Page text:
A number of different approaches have been taken to addressing the challenge of justifying normative standards. Seung (1993) notes that the ‘easy answer’ has been the approach of normative positivism, which sees the norms and standards of a given culture as social facts that can be investigated and described. As different societies have different norms, ‘a normative judgment that is true in one culture may be false in another’ (Seung, 1993, pp. 213-14). The descriptive approach of normative positivism thus leads to cultural and moral relativism. The practices of a society can only be critiqued in light of the societal norms that underly them.
MacIntyre (2007) takes this point even further, proposing that the failure of the Enlightenment project to find a rational basis for morality has resulted in the rise of ‘emotivism’, a doctrine characteristic of modernity that sees moral judgments as nothing more than expressions of preference (p. 13). To address this challenge, MacIntyre seeks to ground a definition of virtue in the notion of goods internal to practices. A virtue, according to this view, ‘is an acquired human quality the possession and exercise of which tends to enable us to achieve those goods which are internal to practices’ (MacIntyre, 2007, p. 222). While MacIntyre’s account has been influential in educational philosophy and provides practical insight into how virtues can be cultivated through participation in practices, it, like normative positivism, has strong relativistic tendencies. As noted by Carr (2008), ‘[i]f virtues are relative to socially constructed cultural traditions and practices, and such traditions and practices may vary to the point of incompatibility or incommensurability, then incompatible or even contradictory qualities of character may count as moral virtues in different times and places’ (p. 111).
In both the case of normative positivism and the approach of grounding virtues in practices, only a process of internal critique, within a given culture or practice, is possible. The focus on internal societal standards is a serious limitation of normative positivism. As noted by Seung (1993), ‘[w]e cannot be content with an internal critique of Nazi Germany or of our own culture’ (p. 14). A similar limitation arises in the case of practices—a critique of slavery based on standards internal to that practice clearly is not morally acceptable.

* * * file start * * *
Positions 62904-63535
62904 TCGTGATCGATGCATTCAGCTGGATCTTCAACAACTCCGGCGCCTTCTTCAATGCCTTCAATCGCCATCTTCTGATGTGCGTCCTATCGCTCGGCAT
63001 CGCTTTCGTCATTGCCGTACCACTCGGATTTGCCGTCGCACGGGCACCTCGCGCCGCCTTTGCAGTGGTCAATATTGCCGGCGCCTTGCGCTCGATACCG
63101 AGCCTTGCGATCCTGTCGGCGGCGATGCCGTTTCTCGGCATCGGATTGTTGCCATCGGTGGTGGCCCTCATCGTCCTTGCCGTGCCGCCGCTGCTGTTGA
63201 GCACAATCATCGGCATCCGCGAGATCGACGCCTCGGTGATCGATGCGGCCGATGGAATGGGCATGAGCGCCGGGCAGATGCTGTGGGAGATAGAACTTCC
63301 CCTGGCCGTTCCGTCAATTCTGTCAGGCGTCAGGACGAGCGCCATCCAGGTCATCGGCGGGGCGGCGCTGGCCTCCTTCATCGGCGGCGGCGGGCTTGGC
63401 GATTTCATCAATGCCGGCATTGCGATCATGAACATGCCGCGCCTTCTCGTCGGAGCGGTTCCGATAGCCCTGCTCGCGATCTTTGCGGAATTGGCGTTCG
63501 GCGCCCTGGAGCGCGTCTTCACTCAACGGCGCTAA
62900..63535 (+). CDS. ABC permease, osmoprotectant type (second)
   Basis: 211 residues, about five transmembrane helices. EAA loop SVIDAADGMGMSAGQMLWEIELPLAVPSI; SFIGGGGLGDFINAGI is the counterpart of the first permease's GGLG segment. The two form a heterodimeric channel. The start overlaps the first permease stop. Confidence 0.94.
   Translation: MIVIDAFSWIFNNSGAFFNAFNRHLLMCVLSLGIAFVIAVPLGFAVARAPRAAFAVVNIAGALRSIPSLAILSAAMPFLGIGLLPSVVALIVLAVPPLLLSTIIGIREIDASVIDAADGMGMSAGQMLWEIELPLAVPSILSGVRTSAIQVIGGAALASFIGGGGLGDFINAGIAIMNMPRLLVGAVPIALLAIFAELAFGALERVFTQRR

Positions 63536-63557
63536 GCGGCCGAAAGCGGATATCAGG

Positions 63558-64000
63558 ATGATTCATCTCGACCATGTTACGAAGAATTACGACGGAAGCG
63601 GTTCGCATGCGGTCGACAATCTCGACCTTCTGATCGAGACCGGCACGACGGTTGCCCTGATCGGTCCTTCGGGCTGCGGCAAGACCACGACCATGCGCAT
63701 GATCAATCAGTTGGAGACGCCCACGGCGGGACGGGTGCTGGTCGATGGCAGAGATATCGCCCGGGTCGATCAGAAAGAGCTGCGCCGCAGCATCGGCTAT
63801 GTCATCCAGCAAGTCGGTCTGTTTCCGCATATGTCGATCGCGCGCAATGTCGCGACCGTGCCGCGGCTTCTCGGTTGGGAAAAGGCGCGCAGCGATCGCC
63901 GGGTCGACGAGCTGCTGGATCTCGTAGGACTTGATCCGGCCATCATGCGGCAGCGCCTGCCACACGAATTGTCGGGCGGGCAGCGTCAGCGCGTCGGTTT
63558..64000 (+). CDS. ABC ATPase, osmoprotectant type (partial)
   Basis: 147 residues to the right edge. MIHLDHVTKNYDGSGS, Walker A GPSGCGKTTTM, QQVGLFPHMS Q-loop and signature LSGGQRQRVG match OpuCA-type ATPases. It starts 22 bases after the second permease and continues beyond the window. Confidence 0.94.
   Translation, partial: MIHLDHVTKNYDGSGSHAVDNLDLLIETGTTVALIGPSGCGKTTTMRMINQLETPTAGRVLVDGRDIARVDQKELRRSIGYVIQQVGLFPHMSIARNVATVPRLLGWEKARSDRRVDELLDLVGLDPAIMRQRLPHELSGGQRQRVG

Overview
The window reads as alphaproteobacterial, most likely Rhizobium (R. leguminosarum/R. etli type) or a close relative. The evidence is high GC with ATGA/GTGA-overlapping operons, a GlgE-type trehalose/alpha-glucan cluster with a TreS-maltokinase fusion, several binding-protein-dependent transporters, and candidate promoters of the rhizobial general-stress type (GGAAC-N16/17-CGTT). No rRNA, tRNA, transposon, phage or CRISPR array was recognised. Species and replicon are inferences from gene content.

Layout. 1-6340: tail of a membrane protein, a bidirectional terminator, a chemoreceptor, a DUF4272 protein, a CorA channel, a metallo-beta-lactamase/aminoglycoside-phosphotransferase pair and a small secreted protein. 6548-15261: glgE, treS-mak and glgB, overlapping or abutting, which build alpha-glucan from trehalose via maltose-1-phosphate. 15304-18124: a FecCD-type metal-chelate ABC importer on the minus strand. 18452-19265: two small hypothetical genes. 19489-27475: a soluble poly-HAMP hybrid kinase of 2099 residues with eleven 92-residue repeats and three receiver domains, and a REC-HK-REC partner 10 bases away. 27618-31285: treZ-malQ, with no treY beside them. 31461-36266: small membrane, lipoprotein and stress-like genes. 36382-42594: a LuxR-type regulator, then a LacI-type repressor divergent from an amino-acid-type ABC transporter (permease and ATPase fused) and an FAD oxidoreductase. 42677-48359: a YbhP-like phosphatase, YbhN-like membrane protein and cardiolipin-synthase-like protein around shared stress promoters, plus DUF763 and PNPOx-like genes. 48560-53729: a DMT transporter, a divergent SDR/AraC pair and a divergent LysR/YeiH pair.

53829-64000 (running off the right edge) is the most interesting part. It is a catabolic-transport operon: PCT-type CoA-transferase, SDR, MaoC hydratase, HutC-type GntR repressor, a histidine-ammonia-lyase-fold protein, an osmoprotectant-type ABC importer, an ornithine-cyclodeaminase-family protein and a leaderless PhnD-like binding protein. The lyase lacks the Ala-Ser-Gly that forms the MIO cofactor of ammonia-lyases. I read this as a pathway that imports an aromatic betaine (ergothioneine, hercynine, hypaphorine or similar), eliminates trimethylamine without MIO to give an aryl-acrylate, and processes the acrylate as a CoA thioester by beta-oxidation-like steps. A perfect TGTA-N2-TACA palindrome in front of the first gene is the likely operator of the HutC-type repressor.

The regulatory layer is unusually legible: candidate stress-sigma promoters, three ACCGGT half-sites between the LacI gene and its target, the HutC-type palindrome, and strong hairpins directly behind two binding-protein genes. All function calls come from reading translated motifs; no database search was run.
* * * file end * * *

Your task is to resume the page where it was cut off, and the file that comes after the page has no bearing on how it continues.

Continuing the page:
Another approach to the challenge of justifying normative standards has been through efforts to find a rational basis for transcendent normative ideals on the basis of intersubjective agreement under conditions of fairness. Prominent among these is Habermas’s (1984, 1998) theory of discourse ethics. According to this theory, transcendent substantive moral principles should be formulated through communicative action (as contrasted with strategic, self-interested action) whose purpose is to develop mutual understanding and agreement through rational deliberation based on compelling reasons:
The goal of coming to an understanding is to bring about an agreement that terminates in the intersubjective mutuality of reciprocal understanding, shared knowledge, mutual trust, and accord with one another. Agreement is based on recognition of the corresponding validity claims of comprehensibility, truth, truthfulness and rightness. (Habermas, 1998, p. 23)
Based on the recognition that discourse can be manipulated to serve the interests of powerful groups, among the conditions that are necessary to the approach of discourse ethics are freedom from domination and coercion, truthfulness, equality of participation and an orientation towards the best interests of all (Kelly, 2000). Habermas sees the normative principles of discourse ethics as having their basis in the nature of linguistic intersubjectivity. They are seen as being derived from the nature and structure of language and reasoning, rather than having a basis in an independent moral order.